I’ve struggled to understand what it means to be an American. We are “the land of the free,” the country with the most opportunities. People desire to come to America to live out “the American dream.” At times I get it, but other times, I really don’t. We were informed, days after arriving in Zambezi, that there was a shooting in Uvalde, Texas, in a fourth-grade classroom where 19 children and two adults were shot and killed. Who would want to live in a country where there have been more mass shootings and lives lost than days this year? I’ve struggled with what it means to be an American.
After arriving at the Chilenga Primary School this morning, I was quickly placed in an 8th grade classroom. I had no lesson plan and no books to work from. I had to teach on the fly. I tried to explain the importance of forming opinions, and how “there are no wrong answers”— something that is hard for most students to grapple with since they are taught that there is only one right answer. I soon recognized that the curriculum in the US is built on critical thinking and applying concepts to life scenarios. While my education is something that I am grateful for, I struggled with understanding why teachers didn’t tell me or my parents that I was reading at a grade 2 level when in the fifth grade. I struggled with reading my whole life, and due to our education system, they were required to just move me on to the next grade or put me in the “special class” without guiding me or helping me grow. I’ve struggled with what it means to be an American.
Once the period was over, I found Dr. Catherine Zeisner interviewing teachers at the Chilenga school. She and I share a common interest for young children’s emotional learning. It is her goal to discover how Zambia supports their learners’ wellbeing— something I feel the US is lacking. Dr. Zeisner asked the teachers of Chilenga school questions on the matters I’ve been struggling to find the answers to as an American.
“Are people here depressed?”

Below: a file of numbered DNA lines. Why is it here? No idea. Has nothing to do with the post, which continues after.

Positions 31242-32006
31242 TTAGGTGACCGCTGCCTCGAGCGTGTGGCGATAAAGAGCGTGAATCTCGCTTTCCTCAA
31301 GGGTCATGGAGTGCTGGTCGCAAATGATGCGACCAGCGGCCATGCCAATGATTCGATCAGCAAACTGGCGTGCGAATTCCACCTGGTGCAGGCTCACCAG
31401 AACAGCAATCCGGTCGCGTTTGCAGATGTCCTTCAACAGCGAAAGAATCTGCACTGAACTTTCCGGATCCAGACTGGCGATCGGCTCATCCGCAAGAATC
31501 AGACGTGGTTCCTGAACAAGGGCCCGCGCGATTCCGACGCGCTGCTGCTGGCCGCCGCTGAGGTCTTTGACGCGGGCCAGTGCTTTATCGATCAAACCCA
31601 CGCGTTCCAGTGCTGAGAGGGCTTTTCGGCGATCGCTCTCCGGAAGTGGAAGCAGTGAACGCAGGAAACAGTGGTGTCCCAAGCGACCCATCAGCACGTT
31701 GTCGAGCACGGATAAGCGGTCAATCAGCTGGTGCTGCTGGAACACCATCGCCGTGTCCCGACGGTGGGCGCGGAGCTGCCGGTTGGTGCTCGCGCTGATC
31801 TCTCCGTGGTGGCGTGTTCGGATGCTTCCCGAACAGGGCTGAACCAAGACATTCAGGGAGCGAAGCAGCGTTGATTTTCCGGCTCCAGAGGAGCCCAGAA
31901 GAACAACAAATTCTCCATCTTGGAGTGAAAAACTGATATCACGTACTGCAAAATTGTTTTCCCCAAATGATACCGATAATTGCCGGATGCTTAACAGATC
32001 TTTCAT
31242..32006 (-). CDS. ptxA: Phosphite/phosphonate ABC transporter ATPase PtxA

“No.” A Chilenga science teacher replied.
“Do people, or students, commit suicide?”
“No.” the teacher says.
“Why?” asks Catherine.
“It’s because we work with our hands. When we take a seed to plant it in the ground, we care for that seed because it is our livelihood” says the teacher. “We are taught at a young age that if we want to get out of here, we must get an education…. We grow together as a community, and we raise each other as a community and our church communities provide our children spiritual health.”
As an American, we struggle with the disconnection between the Earth, education, church, and the power of community. The people of Zambezi embody these things. They take the seeds that they have, care for them, and grow fruits and vegetables to eat or sell for profit. At last Friday’s tree planting to celebrate World Environment Day at Chilenga School, with Mama Love and the Save the Environment and People Agency (SEPA), you could see the determination that these people have to save the environment that surrounds them. As Mama Love stated, “If we don’t act now, we will all die.” This is one example of why I question to be an American. While we have so many resources to save the planet, we lack the willingness to act on it. Additionally, the teacher mentioned how our education system in the US is a “culture of coddling”. Unlike in America, where most children’s hands and held through their experiences, children in Zambezi are told that education is their only opportunity to get out of poverty. They are encouraged by their community and the church to strive and do well in order to make something of themselves. There is a well-known social philosophy in southern Africa called “Ubuntu— I am because we are, and we are because I am. This is what we need to learn and embody as Americans.
As we only have 10 more days here in Zambezi, I encourage the students on this trip and our readers to learn from the leaders and the community that we have created here. How and what can we do better once we return home to be better Americans? To work with our hands to be better people, but also do more for the environment, our education, our religion, our communities, and very importantly, our children.
Benson, one of the Chilenga teachers, reminded us that it will take many of us to act in a way that will create change: “One finger can’t pick the lice; it always takes two”
Ava Prunier Herman, Gonzaga Class of ‘23
What a wonderful reflection on the differences of our educational systems and approaches to teaching and learning. I could not agree with you more about the necessity to do more with our hands, apply what we are learning to real life situations and genuinely understand the value of community in this process. I am left reflecting on the “ I am because we are, and we are because I am”. Thank you for sharing.